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A Guide to Safe Technology for Parents My TickTalk

A Guide to Safe Technology for Parents

Using tech products, especially for children, is complicated. Every purchase or download comes with a Pandora's Box of questions: Is it going to keep my child’s information safe? Will strangers be able to contact my child? Will this protect them from cyberbullying? Will I have to watch them record, and re-record, a viral dance video 75 times?

It seems that every child’s product has an online aspect or accompanying app. As creators of tech products, as well as parents who purchase things for our own children, we’re passing along our smart buying tips when it comes to tech and our kids!

Know Your Child’s Rights

When researching tech products, you’ll sometimes see the terms COPPA Compliant or COPPA Certified. So what’s the difference? COPPA, or the Children’s Online Privacy Protection Act, imposes requirements on websites and online services directed at children under 13 to protect your child’s personal information and to get verifiable parental consent before your child can use their service or product. 

To be COPPA Compliant means that the company read through the Federal Trade Commission’s (FTC) rules and regulations and deemed themselves compliant, without any outside auditing or confirmation from the FTC. 

To be COPPA Certified means that the company worked directly with an FTC-approved COPPA Safe Harbor Program to become fully COPPA compliant and certified. To become certified, the company goes through an extensive audit of all their privacy practices, how they collect and protect information from your child, technical assessments, vulnerability testing, how their devices work, and much more. Once they’ve been deemed as COPPA Certified, you can rest easy knowing your child’s information is safe. We've worked with an FTC-approved Safe Harbor program and our kids smartwatch phones are fully COPPA certified! 

Security Measures To Look For

There are tons of ways companies can make their tech products safe for kids. One way is to make sure that everything is designed in-house and that they aren’t sharing your child’s information with third party providers.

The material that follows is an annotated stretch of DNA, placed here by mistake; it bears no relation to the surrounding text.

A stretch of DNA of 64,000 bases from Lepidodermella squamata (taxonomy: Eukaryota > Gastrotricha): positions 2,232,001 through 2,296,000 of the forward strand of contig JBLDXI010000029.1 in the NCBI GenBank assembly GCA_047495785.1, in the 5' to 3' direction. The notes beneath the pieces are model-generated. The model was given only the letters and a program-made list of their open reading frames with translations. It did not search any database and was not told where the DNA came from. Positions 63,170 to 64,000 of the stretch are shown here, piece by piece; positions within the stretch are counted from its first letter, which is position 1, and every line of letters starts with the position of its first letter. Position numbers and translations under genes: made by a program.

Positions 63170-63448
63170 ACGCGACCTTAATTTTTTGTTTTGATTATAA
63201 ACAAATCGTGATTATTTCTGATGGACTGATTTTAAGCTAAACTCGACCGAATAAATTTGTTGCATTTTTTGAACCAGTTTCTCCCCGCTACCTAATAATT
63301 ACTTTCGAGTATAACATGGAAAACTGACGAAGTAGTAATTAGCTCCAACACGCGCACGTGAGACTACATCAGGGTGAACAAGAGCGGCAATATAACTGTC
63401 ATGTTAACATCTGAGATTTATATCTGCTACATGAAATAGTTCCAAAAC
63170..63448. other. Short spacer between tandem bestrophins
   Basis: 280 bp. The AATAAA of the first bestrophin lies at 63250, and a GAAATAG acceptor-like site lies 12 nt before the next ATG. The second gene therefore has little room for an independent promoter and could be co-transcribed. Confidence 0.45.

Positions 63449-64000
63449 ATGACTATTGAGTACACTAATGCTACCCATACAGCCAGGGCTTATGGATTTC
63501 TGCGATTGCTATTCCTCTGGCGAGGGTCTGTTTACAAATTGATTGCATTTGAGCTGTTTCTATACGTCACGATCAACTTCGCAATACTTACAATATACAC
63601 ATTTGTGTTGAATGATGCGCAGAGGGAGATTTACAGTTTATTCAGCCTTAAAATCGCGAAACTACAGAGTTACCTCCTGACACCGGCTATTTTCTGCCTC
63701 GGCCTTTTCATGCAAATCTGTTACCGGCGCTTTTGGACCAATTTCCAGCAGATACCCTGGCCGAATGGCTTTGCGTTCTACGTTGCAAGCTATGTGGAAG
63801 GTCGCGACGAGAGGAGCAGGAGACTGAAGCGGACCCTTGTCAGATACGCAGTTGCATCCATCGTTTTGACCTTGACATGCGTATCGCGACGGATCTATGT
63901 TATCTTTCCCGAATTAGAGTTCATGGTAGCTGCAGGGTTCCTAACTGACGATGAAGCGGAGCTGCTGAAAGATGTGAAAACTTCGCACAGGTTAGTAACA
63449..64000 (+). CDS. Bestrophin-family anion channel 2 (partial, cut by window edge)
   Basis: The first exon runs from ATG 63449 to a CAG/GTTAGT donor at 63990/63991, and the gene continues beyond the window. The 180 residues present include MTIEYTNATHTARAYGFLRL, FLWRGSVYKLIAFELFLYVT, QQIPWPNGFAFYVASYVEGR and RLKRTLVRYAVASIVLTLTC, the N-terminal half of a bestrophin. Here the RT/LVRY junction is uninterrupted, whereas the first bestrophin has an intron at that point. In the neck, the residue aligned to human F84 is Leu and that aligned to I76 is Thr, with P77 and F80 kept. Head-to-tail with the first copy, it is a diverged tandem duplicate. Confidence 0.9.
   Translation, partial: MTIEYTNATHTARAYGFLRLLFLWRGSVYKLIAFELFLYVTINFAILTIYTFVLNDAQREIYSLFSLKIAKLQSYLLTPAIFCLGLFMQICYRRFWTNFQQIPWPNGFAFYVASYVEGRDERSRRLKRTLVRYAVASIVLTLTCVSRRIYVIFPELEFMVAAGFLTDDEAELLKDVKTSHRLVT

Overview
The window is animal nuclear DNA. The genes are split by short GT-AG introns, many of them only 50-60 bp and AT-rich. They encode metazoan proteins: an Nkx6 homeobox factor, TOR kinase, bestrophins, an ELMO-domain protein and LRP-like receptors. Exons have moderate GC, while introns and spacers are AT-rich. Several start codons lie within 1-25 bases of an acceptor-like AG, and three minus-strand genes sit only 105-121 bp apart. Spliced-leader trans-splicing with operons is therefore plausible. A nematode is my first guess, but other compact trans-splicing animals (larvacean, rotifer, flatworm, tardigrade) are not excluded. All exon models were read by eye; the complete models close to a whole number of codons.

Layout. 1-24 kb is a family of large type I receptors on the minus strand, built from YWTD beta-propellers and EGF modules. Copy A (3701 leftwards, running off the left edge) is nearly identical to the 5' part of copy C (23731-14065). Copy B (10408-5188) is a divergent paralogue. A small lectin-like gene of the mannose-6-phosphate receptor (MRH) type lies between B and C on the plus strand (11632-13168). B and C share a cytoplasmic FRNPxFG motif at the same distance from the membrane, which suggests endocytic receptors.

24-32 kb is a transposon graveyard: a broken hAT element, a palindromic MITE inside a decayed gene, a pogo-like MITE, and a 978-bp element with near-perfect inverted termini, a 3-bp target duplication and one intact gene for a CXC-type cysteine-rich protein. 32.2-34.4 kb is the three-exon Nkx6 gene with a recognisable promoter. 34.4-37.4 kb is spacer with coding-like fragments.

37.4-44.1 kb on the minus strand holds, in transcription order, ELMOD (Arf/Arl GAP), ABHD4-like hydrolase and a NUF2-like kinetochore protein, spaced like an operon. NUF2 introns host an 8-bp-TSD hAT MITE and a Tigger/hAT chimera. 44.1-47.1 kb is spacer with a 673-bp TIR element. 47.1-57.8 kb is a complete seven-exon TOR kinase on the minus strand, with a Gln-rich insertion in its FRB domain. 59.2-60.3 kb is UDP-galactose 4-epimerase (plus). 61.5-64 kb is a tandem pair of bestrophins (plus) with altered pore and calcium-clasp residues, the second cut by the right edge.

For example, if your child’s tech product has a corresponding app, find out who designed the app by checking their Privacy Policy or Terms of Use. If the company designs their own products and apps in-house (like us), great! If the company is using a generic one-size-fits-all app that was designed by a third party, be aware of the risks--apps like these are designed with turn-key security, making them, and therefore your child’s private info, easy to breach.

Find out if the company is disguising your child’s information between data transmissions. End-to-end encryption is a great method for protecting your child’s data. Encryption works by scrambling the information before the transmission begins, making it unreadable without the key, which only the end user has to decrypt and read the information. This is a great way to make sure that your child’s private information is staying the way it should--private.

Read the Privacy Policy

We know, Privacy Policies are boring, but companies are legally obligated to tell you the most important information when it comes to your child and the information they can access. The top things to look for are:

  • Who has access to your child’s information? You want the least amount of people seeing the information as possible. If they are working with third parties who have access to your child’s information, who are they and how are they using it?
  • What information are they collecting from your child? The company should only be collecting the information absolutely necessary to make your product work--nothing more.
  • Are they renting, selling, or sharing your child’s information with any third parties? This is a major red flag. Companies should never be selling or renting your child’s information to any outside companies or advertisers. 
  • Are they advertising directly to your child? Another no-no. Make sure that your child is never being sent ads directly. These include buying other products, in-app purchases, upselling, and everything in-between.

Check for Parental Consent

Did you know that under COPPA, if your child is under 13 years of age, companies are required to get parental consent prior to collecting any of your child’s personal information? Personal information includes anything that identifies your little one, including their name, phone number, or email address. If your child is using an app, website, or tech product, make sure that you are giving parental consent for that company to collect information from your child with details on how, what, and why they are using it. If you haven’t given consent, you can contact the company directly to delete your child’s information under COPPA.

We’re always looking for ways to help not only our customers, but families around the world understand technology (especially when it comes to modern parenting). Have any questions or suggestions for future articles? We’d love to hear from you by DMing us @myticktalk.